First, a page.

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Outline of and Arguements in Favor of the Postal Direct Primary.

By Senator L. H. Roseberry, Who Introduced the Postal Direct Primary Bill at the Session of 1909.

In order to understand the full purpose and effect of the proposed Postal Direct Primary law, it is necessary to ascertain the purpose of any system of nominations by a Direct Primary.

The sole complaint against the present system of nominations by conventions is based upon the objection that party nominations are made by a few interested parties, and that the popular choice is absolutely ignored. To remedy this evil the system of direct nominations by the voters has been suggested at primary elections. It therefore follows that that system, or primary, which will get out the largest number of votes or the greatest expression of the people on the choice of candidates is, of necessity, the best primary law. If it is true that all present direct primaries, which provide for voting at a certain time and place in person, in the form that general elections are now conducted, only draw out a little over one-half of the registered vote of all parties, it then follows beyond question, that all present direct primary laws are only half successful. Upon an examination of statistics gathered from the various States in which direct primary laws are now in operation, it is seen that only 55% to 60% of the registered vote within those States has ever been cast at any single primary election. For instance, at the primary election held in the State of Oregon in the fall of 1908, 55% of the registered Republican vote was cast, and less than 25% of the Democratic vote. In the State of Washington about 57% of the registered vote was cast in 1908, the only vote yet taken under the new Direct Primary law. In the State of Wisconsin, while 60% of the total registered vote was cast in 1906, only a little over 40% was cast at the primary election held In the year 1908. Other statistics could be offered from all the other States, having the direct primary system of nominations, from which it would appear that practically a little over 55% or even less of the registered vote has been secured at any direct primary election. Therefore, based upon these figures, it becomes patent that the present form of direct nominations, to wit: voting at a certain time and place in person only, under the same rules and regulations as at general elections, is only half successful.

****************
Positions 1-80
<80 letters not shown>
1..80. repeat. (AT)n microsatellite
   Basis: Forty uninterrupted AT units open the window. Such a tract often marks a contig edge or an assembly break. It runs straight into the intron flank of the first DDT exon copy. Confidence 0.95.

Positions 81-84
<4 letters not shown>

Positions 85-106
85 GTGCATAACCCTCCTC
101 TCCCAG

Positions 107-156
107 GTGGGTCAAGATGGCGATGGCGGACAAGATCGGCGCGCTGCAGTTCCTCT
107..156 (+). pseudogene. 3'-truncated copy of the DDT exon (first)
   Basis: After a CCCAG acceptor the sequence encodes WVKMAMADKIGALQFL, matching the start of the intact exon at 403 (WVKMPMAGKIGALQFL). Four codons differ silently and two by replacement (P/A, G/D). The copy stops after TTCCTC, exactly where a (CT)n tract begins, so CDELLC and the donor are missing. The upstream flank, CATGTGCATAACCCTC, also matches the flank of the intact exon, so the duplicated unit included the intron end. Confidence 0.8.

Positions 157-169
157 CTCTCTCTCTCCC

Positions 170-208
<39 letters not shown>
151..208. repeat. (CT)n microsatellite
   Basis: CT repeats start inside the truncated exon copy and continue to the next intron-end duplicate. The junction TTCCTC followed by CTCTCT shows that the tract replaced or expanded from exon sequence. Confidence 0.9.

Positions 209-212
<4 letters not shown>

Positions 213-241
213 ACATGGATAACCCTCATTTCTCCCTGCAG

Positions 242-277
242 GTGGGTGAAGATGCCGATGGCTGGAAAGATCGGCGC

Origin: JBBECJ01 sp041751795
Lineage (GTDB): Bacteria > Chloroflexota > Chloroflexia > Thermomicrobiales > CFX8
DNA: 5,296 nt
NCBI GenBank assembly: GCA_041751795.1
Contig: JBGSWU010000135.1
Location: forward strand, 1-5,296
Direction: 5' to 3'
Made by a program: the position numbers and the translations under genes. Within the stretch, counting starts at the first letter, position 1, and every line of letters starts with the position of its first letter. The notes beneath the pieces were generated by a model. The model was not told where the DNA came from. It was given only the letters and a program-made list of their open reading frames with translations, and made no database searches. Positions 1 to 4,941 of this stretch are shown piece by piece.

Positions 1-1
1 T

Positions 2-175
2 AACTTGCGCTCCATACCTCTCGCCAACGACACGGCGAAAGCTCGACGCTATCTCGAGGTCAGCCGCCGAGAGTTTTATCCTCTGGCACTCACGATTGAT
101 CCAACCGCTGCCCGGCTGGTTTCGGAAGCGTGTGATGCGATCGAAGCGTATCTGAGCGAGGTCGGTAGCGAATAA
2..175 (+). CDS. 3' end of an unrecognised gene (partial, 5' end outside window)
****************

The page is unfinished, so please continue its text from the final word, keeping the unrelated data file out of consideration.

It was for the purpose of bringing out at least a part of this great unvoted 45% of qualified electors, to take a part in naming the candidates who should go before the people at the general elections, that the Postal Direct Primary law was conceived.